What are the origins of desire?
My first response to this question was to consider the primary experience of “wanting” – where “wanting” might first be felt – from the perspective of becoming newly born:
The Birthing of Desire
I want to move!
I want more room – more space!
I want this squeezing to stop!
I want the hurting to stop!
I want the warmth I have lost!
I want the holding I have lost!
I want the sounds I have lost!
I want the soft light, soft dark I have lost!
I want the place of just being I have lost!
Desire begins with loss.
In accepting comfort, love is born.
What was is forever lost.
Love makes it bearable.
Now…is “wanting” the same as desiring? My daughter-in-law pointed out that the way we regard the word “want” has changed from the original sense of lacking something required or essential1 to a more selfish “having a desire to possess” (https://en.oxforddictionaries.com/definition/want). This possibly reflects the increased value we give to being an individual that has arisen over historical time.
William Irvine2 looks at the connection between desire and motivation, seeing that some types of desires are far more motivating than others. His conclusion is that hedonic desire (clearly emotional) is far more motivating than non-hedonic desire (seemingly intellectual). The intellect tends to form “instrumental desires” that lead towards something more rooted in emotion. There are “chains of desire” in which it can be hard to determine the origin. But if there is motivation then there is emotion. He points out that “emotion” and “motivate” come from the same root: “movere,” the Latin for “to move”. What he calls the “wellsprings” of desire lie in the classic approach/avoidance response – our wanting to feel good and avoid feeling bad. This response can be seen in just about any life form that can move at all – and it is about surviving and thriving. From the Buddhist perspective, this leads to attachment and aversion, both forms of what is called “craving.” I intend to explore the Buddhist view of desire at a later point, but, as my above poem indicates, it may be necessary and natural to be pushed beyond avoiding feeling bad – and feeling bad may be necessary in order to connect with feeling good. How good it can feel when a pain disappears!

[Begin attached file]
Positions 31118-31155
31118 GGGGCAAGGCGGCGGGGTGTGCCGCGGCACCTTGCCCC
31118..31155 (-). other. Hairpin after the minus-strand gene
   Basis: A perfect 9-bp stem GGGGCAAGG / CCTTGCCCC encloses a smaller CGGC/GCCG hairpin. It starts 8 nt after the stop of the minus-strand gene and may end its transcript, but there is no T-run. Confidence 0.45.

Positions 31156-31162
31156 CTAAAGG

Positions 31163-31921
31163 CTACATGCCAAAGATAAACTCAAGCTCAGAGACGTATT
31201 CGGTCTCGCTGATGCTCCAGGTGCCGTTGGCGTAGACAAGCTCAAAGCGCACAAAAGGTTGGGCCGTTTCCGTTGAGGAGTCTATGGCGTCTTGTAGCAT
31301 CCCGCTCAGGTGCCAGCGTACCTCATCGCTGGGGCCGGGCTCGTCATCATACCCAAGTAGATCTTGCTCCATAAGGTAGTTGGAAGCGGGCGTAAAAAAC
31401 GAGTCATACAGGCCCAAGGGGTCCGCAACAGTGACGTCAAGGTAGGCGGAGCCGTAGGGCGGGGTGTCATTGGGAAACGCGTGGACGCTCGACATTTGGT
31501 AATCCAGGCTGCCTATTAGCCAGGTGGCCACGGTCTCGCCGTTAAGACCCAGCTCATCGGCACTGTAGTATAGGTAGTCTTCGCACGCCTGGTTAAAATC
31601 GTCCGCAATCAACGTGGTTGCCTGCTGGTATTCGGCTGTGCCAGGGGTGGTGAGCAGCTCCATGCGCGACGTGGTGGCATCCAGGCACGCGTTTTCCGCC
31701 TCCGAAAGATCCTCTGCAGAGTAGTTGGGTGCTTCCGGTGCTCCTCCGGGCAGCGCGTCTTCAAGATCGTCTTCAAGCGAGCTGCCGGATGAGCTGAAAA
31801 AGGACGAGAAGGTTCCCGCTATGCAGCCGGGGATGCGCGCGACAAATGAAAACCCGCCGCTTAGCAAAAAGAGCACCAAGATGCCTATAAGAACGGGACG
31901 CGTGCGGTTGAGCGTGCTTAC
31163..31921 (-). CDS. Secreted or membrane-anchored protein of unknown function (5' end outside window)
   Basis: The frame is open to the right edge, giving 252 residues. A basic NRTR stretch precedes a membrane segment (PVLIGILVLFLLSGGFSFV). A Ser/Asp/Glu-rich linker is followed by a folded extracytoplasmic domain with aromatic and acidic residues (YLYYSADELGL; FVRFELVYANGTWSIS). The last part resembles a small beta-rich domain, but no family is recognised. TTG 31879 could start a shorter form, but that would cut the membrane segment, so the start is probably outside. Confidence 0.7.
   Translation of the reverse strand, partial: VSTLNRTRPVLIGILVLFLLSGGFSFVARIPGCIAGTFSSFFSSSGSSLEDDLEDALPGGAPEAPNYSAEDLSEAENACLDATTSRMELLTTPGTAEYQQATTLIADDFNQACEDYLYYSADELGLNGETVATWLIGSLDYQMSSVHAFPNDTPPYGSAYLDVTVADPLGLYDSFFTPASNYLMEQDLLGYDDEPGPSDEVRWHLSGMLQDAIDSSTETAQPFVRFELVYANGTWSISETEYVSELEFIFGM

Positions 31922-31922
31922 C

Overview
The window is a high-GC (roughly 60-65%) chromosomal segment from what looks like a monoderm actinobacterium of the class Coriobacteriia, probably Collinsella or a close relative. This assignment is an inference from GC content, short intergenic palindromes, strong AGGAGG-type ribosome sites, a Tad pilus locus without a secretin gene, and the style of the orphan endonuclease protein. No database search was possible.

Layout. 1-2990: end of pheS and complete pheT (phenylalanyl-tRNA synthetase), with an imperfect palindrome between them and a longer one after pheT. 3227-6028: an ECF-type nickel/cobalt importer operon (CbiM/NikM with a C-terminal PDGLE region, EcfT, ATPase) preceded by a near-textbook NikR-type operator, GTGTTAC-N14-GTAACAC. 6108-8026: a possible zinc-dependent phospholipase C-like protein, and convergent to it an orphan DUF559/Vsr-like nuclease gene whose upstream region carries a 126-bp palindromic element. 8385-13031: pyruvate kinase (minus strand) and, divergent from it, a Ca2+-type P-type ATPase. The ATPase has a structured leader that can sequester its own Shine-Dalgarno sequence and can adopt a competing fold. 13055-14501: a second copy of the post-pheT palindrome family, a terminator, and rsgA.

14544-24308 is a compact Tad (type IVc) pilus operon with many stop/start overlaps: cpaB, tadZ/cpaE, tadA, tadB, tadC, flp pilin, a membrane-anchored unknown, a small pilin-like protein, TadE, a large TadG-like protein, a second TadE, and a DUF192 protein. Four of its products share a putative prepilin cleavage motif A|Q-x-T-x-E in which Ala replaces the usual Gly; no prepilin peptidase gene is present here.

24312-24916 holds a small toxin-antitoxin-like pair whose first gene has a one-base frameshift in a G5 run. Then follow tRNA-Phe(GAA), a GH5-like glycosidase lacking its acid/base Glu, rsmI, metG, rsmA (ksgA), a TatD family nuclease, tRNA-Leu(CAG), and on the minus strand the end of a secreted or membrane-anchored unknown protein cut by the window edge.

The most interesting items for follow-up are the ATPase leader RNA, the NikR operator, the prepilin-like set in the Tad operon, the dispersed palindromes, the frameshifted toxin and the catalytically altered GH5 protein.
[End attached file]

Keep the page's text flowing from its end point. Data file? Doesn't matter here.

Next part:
Looking for origins is a never-ending backward glancing. Behind the infant is the desire of the two people who came together, with varying desires, to create the embryo. When looking at creation mythology I found a number of myths about “original parents” – and their desires.
Prapto3, a Javanese movement teacher who inspires and informs me, likes to tell one of these stories. Here is my recalling of it as he told it in June 2015:
Shiva wants to be married – to have sons, make his own community. He falls in love with a beautiful woman, like fire. They go on honeymoon, riding the buffalo through the cosmos – Uma is in front, Shiva behind – over the south ocean of Java. There is a beautiful sunset. They see the stars coming – the shining of the sky – colours changing – at the same time, the moon is coming. Uma is so beautiful in stillness, like a flower opening. Shiva’s desire awakes. Shiva is lost in desire. She is flower fire in the cosmos shining! Shiva wants intercourse. Uma says, “Please, don’t or the cosmos will see us!” Uma wants to go home and prepare. Shiva says, “No! Now! Really, I need it!” But she didn’t want to. Uma refuses. Shiva is angry. Both become demonic. Uma goes down and becomes Queen of Demons. Shiva ejaculated sperm drops to the ocean and lots of demons are born – grow big – eat! The God of Oceans says, “You cannot eat others. Go ask your father for food.” Up to Shiva all the demons go. Shiva breaks his fangs. He makes them into the God of Time, Kala. He sends the God of Time down to Uma.
After the story, Prapto said, “The man cannot understand the meditation of the woman. Always wants penetration of Emptiness.”
I realise I have wandered all over here. But “wanting” is a thread through it all. What else is emerging?
- Little W, Fowler, H W & Coulson J (revised & edited by C T Onions) (1964 edition) The Shorter Oxford English Dictionary on Historical Principles, Vol II (p2383); Oxford; Clarendon Press.
- Irvine, W B (2006) On Desire, Why We Want What We Want; Oxford, New York; Oxford University Press.
- If you want to have a look at Prapto (Suprapto Suryodarmo) moving, try http://www.darc.media/suprapto-suryodarmo-stone-is-not-just-stone/ Filmed at Avebury the same month he told the above story, I am moved by the stillness of the stone, the inner stillness in his movement and the restless traffic beyond.